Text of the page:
Another stop is a gorgeous yellow church decked out like a Scanian Spettekaka, the similarity is uncanny! =D It has an even larger sawdust mat inside but aside from that it’s pretty boring. Next up is an old cloister, remodeled into a five star hotel and restaurant. Now if I were to stay at a five star hotel, this would be what I would go for! Very cozy and subdued, not the usual gaudiness you see at these places. The tour is rounded off at one of those usual jade places where it’s just a very obvious tourist trap. Oh well, it’s not like I’m surprised or anything…

We go for lunch at a place decorated like an old timey grocery store with a rather eclectic menu. I go for a rabbit stew but sortof regret this choice when I actually get the food since it’s almost only bones and very little meat. The afternoon has yet another tour, this time it’s a coffee plantation. We’re picked up in some military surplus-looking vehicles and taken to the plantation which is surprisingly centrally located. The bulk of the coffee plants aren’t really here though, but on the surrounding hills, there are some in the middle of the estate though and it’s rather curiously grown. See, the plants need some shade so you mix the coffee plants in with some higher trees and other bushes. The result really doesn’t look anything like a plantation, I was more expecting a vineyard type of deal with row upon orderly row of plants, this looks more like a patch of brushland.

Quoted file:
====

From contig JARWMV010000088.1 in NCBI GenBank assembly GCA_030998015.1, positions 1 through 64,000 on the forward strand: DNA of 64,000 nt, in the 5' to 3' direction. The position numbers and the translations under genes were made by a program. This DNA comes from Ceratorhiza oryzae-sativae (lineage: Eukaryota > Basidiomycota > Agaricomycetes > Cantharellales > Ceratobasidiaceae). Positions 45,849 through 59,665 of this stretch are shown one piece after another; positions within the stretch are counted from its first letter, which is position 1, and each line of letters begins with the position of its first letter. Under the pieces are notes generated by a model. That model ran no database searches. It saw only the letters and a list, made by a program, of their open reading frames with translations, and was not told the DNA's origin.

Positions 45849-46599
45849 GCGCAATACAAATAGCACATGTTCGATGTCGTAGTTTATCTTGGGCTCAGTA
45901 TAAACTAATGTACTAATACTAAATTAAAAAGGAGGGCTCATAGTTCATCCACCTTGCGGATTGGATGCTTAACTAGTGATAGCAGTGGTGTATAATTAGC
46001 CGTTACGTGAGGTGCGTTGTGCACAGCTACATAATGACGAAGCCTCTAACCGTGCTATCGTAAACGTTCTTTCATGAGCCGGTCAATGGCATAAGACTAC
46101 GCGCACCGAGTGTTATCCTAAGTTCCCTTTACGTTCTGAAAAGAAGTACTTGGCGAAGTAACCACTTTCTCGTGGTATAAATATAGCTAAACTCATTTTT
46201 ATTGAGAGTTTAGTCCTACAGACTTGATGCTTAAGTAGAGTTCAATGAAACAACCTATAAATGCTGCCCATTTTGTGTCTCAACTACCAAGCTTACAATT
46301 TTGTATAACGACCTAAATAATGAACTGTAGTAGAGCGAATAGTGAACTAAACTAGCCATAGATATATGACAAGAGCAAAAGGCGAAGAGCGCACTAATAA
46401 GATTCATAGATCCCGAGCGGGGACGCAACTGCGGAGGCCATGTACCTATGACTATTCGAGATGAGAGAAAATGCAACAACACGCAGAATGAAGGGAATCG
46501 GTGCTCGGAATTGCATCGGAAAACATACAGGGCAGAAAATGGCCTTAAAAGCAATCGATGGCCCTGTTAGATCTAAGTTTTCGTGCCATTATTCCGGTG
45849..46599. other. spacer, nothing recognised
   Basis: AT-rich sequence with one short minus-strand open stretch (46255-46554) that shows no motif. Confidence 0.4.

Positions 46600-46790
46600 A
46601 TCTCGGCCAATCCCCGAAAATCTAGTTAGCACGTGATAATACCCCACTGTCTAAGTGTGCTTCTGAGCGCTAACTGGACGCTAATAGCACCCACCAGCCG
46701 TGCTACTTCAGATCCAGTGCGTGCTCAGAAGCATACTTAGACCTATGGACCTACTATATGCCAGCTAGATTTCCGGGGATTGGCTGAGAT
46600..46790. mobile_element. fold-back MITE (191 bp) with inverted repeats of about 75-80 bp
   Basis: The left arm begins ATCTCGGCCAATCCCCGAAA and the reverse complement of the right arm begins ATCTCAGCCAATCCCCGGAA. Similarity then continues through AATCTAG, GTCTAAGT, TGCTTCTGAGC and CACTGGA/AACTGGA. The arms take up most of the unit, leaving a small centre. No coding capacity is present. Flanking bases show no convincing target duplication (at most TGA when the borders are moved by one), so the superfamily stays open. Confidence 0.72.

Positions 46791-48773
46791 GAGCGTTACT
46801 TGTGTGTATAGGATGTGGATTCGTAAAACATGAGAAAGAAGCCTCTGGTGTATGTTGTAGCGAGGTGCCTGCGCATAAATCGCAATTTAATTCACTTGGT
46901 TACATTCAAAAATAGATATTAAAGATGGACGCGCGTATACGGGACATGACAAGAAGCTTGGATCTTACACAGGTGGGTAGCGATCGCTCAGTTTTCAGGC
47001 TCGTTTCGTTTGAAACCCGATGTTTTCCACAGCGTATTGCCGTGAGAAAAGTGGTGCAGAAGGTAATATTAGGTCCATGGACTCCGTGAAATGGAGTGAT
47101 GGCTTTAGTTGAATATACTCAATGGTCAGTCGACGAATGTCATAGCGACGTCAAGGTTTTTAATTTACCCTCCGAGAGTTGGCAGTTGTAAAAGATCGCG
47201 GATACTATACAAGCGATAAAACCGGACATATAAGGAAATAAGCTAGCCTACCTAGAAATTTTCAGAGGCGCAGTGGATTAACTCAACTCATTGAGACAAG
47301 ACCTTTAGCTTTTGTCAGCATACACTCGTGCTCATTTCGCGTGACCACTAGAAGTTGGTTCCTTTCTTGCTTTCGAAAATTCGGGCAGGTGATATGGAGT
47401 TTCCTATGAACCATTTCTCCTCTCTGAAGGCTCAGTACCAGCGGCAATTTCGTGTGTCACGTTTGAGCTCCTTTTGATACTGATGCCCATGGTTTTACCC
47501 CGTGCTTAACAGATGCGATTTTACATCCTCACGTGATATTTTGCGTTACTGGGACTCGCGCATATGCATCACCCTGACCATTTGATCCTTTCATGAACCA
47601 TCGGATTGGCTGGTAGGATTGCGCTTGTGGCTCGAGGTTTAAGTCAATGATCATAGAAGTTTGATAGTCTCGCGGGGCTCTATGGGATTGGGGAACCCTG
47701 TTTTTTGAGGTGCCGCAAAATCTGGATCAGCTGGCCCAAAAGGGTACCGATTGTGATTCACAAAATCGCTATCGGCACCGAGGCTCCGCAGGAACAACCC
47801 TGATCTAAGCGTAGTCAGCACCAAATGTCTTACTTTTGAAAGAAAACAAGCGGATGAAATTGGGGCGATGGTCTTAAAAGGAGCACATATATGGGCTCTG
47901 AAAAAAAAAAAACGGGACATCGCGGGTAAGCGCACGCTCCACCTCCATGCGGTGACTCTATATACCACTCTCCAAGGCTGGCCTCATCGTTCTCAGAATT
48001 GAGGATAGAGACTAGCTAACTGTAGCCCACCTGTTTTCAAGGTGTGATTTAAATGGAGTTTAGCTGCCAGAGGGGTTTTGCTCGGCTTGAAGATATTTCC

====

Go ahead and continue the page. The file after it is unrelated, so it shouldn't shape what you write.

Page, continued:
We learn that since the Arabica strain (which is the one that is considered the most desirable, Robusta being the other) of coffee has a rather puny root system, what they do is that they grow one Arabica and one Robusta plant and then they graft the Arabica plant onto the Robusta root, problem solved! We get to walk around and pick some berries, which we are encouraged to taste. They actually taste very nice, sortof like passion fruit and the flowers smell like Lily of the Valley! The hand picked berries are dumped into a water tank where the ripe ones will sink to the bottom and go into the peeler machine. They are left to ferment a while before being spread out in the sun to dry. After all that it’s just the roasting left and we of course get to taste a freshly made espresso in the end. A very interesting tour, all things considered, especially if you’re a bit of a coffee nerd like I am.

Back at the hotel Johan and I discover a market right next door. Now, it’s not that were totally blind or anything, the market entrance is really just a hole in the wall! Inside is a sprawling maze of small stores selling little handicraft items. Sure, it’s a bit touristy, but in a good way! It’s actually rather nice quality and a wide array of goods and just a treat browse among all the pastel colored blankets and hammocks. I decide I want a bedspread and fortunately for me I run into our tour leader Karina who really enjoys haggling (I’m perfectly atrocious at it and almost have to walk out red-faced several times in the process). She ends up getting us a really good deal for the blankets in the end and I’m really happy with my garishly green bedspread!